Last summer I came out of the closet about my preoccupation with ghosts and hauntings. Now that spring, too, is out of the closet, talk at the dinner table once again turns to our annual visit to the cabin in the woods, the one Girl from the East now calls “our other house.”
As always, I have mixed feelings. I must temper my desire to witness the raw beauty of the land with the growing body of evidence (suspicion, paranoia) that something paranormal lurks in the cool shadows of that deep-woods shelter. Each year as we discuss when we’ll go, an inner voice, as if watching the thin plot development of a horror flick, screams: “DON’T DO IT!”
Yet, we plan, pack and go. Every year we come back with another piece of evidence to tuck in the dossier of the unexplained.
Truth is, I don’t have to go far to see ghosts. At a red light a few weeks back, I glanced in my rear view mirror to see my dead friend sitting in the white Toyota behind me. She was checking her hair and makeup. The light turned green and I didn’t notice at first. I was still gaping at my dead friend primping in her compact car at a busy city intersection. I closed my eyes and shook my head to dislodge the vision. A horn honked, my eyes snapped open and she was gone.
At parent-teacher conferences in March, I sat in a hard plastic chair in the high school cafeteria waiting my turn and staring at my dead father. He strolled into the room as if he belonged there, as if he wasn’t dead 15 years. His pinstriped suit was as neat and pressed as the day he was laid out. Unlike the last image I had of my father: prone and embalmed, this ghost was hale and hearty. As I stared at this apparition (It wasn’t really someone else’s father, was it?) reading the conference schedule and studying the teacher station map, my heart bounced in my chest like a caged raccoon. Crazy thoughts crashed around in my brain: He didn’t really die, he just went into the Federal Witness Protection Program. It’s all been a big misunderstanding.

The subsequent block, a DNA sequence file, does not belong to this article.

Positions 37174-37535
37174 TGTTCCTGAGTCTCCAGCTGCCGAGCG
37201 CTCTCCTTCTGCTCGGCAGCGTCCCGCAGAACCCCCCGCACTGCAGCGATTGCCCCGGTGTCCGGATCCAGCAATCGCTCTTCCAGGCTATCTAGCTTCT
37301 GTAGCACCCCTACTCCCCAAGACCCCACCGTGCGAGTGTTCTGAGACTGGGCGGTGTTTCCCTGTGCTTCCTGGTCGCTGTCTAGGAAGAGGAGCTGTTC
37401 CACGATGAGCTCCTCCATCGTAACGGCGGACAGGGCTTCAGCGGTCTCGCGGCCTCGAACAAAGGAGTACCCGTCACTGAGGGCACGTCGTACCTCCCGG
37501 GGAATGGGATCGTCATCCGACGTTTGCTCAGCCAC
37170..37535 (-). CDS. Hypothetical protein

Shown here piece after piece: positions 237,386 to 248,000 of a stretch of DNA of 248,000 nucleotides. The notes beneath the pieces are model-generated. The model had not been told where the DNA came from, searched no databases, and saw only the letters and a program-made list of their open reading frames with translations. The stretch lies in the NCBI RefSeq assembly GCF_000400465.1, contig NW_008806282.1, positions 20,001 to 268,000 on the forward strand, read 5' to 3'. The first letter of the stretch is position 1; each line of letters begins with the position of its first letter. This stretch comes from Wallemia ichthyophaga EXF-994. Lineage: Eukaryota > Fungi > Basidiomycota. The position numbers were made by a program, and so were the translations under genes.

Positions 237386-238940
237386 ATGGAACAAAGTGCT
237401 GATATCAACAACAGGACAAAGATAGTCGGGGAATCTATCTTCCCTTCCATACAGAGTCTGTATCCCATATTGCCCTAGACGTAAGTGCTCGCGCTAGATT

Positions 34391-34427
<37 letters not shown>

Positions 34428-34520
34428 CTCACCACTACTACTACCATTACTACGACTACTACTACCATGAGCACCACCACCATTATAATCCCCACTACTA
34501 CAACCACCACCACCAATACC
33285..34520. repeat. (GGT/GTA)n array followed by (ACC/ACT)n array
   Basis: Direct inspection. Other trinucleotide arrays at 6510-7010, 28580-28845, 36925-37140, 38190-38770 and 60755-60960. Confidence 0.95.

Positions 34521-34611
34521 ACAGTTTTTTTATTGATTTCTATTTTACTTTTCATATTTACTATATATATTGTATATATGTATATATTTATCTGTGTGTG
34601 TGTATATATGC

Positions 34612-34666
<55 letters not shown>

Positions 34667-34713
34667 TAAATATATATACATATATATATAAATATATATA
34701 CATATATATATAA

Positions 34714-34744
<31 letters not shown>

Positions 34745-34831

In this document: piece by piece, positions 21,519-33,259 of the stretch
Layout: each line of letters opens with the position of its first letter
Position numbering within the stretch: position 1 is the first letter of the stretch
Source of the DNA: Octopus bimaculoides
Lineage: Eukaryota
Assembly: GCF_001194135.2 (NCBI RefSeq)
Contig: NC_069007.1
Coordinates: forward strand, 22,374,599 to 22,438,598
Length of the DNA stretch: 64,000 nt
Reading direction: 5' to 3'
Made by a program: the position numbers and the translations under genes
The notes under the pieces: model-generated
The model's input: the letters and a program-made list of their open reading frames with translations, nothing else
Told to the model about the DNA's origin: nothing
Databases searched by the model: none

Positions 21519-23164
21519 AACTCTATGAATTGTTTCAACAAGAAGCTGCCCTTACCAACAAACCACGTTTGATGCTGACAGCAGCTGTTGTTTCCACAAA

The resemblance was uncanny. Down to the last details: the body shape, the facial structure, the mannerisms all were my dad. Yet, obviously not. For a moment I imagined a world in which my father still roamed among us. Would I truly recognize the 73-year-old version of my father?
I don’t see ghosts of everyone I know who has died. I’ve never encountered any of my grandparents, aunts or uncles.
I have a theory: I see my father and I see my friend who died in January because I didn’t get to say good-bye to either of them. Unfinished business. I held my grandmother’s hand in the days before she died. I had a chance to thank my grandpa for all he had done in his life. In all cases except these two, I had the opportunity to make some final connection.
On a final note, a few years ago a visibly shaken stranger stopped me in a pharmacy, declaring me to be the spitting image of someone dead. Not that I looked like a corpse. Rather, I looked like the soccer coach at her daughter’s school who had recently died of cancer. This is why I’ll never approach anyone who looks like someone I know who has died. Awkward.